Years ago before information was easy to access on the internet, in my document collecting fever years, I came across a sheet of partially printed partially handwritten Italian paper with the date 1764 on the back (shown below). I bought it and stored it away. Remember all art or design starts with a line or drawing by hand, a certain proof that the coordinating part of the brain works.
I always want to satisfy my enormous curiosity about the writers or persons mentioned in a forgotten document, and if I could, I would like to see a picture of all of them, in order to bring them back to life so to speak. Sometimes this simple but alas not so simple wish comes true.
For one, there was no photography in 1764, and second, who would be able to check if a print or painting existed. Countless hours would be spent in wonderful libraries. In what index or book would you find this information? Not to despair! Research, research, research, as Watson would say. In researching information for this post, I made use of this sometimes wonderful thing called wikipedia! Here I found the picture (top of post) yes how lucky can you get, of the person who in 1764 approved the issuing of this travel document (below) in Italian called “Passaporto” or in plain English a passport.
Yes a passport, those documents Europeans today no longer have to show when traveling the European Union, but a document that surely is a proof of identity that you could use if you would like to vote.
Unlike some hideous debates brought forth today, by mostly foolish ignorant left wing democrats, as to why one does not have to show an identity paper when absolving a duty or legal right.
Anyway, I loved the enormous heraldic seal on the paper when I bought it, but tracing history through heraldry is an almost forgotten art! Besides who has the time! Reading the back of this passport in Italian I realized that it was made out for a person in the service of the famous Ernest Count of Kaunitz-Rittburg, the Representative of the (Austrian) Habsburg Empire to the Court of the Kingdom of Naples.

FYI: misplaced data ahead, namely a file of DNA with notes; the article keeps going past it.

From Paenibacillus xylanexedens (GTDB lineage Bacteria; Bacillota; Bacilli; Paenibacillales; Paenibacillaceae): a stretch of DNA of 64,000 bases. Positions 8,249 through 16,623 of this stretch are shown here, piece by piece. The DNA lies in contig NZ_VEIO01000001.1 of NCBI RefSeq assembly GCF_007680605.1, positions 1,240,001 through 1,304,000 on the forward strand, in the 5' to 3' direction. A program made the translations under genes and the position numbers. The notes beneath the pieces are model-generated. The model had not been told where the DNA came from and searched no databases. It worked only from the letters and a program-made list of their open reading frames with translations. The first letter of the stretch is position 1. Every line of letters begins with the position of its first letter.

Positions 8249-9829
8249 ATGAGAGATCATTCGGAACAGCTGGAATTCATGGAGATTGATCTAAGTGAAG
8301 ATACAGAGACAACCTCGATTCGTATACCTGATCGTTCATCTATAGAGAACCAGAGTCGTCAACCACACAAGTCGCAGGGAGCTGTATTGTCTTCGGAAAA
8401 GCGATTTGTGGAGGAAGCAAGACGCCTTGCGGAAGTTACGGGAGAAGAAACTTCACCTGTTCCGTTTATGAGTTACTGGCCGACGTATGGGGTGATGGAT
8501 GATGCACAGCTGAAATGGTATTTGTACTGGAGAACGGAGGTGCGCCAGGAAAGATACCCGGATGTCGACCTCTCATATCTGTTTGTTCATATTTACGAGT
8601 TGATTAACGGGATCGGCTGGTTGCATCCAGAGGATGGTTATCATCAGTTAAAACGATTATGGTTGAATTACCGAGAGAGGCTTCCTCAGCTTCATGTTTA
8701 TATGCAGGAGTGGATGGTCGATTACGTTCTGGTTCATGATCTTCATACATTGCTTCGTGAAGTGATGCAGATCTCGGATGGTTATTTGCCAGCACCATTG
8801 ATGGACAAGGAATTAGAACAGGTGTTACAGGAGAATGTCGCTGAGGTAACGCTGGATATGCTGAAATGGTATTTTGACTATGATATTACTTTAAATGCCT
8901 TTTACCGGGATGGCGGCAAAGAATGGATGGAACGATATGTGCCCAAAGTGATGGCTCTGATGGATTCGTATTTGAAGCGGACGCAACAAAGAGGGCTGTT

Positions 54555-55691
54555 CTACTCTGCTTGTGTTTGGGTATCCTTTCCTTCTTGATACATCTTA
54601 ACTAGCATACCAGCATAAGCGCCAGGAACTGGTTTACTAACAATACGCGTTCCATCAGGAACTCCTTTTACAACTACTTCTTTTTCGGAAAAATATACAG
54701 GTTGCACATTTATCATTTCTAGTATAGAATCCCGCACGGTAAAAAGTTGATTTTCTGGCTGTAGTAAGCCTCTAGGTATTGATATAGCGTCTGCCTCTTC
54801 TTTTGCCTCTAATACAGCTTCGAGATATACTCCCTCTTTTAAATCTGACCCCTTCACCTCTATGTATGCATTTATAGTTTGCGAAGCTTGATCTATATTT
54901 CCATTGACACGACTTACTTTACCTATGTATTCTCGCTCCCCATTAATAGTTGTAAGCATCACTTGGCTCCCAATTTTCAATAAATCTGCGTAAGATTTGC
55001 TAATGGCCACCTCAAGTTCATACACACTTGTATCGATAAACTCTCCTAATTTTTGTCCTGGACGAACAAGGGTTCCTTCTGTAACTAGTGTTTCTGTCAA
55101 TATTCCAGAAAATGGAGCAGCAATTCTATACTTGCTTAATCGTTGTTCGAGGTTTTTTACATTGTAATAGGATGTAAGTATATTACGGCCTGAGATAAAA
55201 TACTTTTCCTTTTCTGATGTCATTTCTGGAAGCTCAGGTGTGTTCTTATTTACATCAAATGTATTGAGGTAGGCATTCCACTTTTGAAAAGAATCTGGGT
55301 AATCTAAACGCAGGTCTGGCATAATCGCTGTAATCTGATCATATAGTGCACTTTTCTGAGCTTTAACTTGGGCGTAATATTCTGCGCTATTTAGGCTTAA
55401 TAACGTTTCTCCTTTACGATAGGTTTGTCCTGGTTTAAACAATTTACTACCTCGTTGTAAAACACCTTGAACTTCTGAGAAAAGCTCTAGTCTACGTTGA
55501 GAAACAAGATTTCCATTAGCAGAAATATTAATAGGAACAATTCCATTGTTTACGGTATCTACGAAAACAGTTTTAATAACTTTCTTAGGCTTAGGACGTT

Fascinating! The document in France would be called a “Laissez-Passe” which guarantees the holder of the assistance of all Officials in the Kingdom with whatever problems the holder would have in completing his travels. In this case a voyage to Vienna, Austria, an easy 600 miles or more by foot or horse. Such was the will of the Monarch (last line front of the document) under whose protection the traveler was at all times. Now as to the Marchese (Marquis) Bernardo Tanucci (1698-1783) who reigned in Naples as plenipotary of Charles Duke of Parma (Italy), son of King Philip V of Spain, here is what I found in wikipedia.
“Tanucci worked at establishing for Bourbon Naples the kind of controls over the church that were effected by the Gallican church in Bourbon France: revenues of vacant bishoprics and abbeys went to the crown, superfluous convents were suppressed, tithes abolished and the acquisition of new Church property by mortmain was forbidden. Royal assent was required for the publication in Naples of papal bulls and concessions were no longer considered eternal. The status of Naples as a papal fief, dating from the time of the Hohenstaufen, was denied: the king of Naples served at the pleasure of God only. Appeals to Rome were forbidden without the royal permission. Marriage was declared a civil contract. And by the order of Charles III the Jesuits were suppressed and expelled from the Kingdom of Naples in 1767, a move in which Tanucci was in general sympathy with other progressive ministers at the Bourbon courts, as Aranda in Spain, Choiseul in France, du Tillot in Parma, and also with Pombal in Portugal.
Pope Clement XIII responded with excommunication, whereupon Tanucci occupied the monasteries at Benevento and Pontecorvo, which were not returned to the Roman Church until after the general dissolution of the Society of Jesus in 1773. The protests of the bishops against many of the new teachings in the schools after the expulsion of the Jesuits were dismissed as invalid. One of the last of his acts (1776) was the abolition of the chinea, that is the annual tribute which the kings of Naples since the time of Charles of Anjou had paid to the pope as sovereign. His unfortunate policy in finance and in regard to the food taxes provoked popular revolutions on several occasions.
When, in 1774, Maria Carolina of Austria, the Habsburg queen of Ferdinand IV, joined the Council of State, the power of Tanucci began to decline. In vain he endeavoured to neutralize the queen’s influence, but in 1777 he was dismissed and retired. He died in Naples in 1793.”
This is what you can learn from preserving an old historic document ! After all we all will be “history” someday. Conservation, restoration and stewardhip are the key to Modern Age without those three we would still be back in 1764.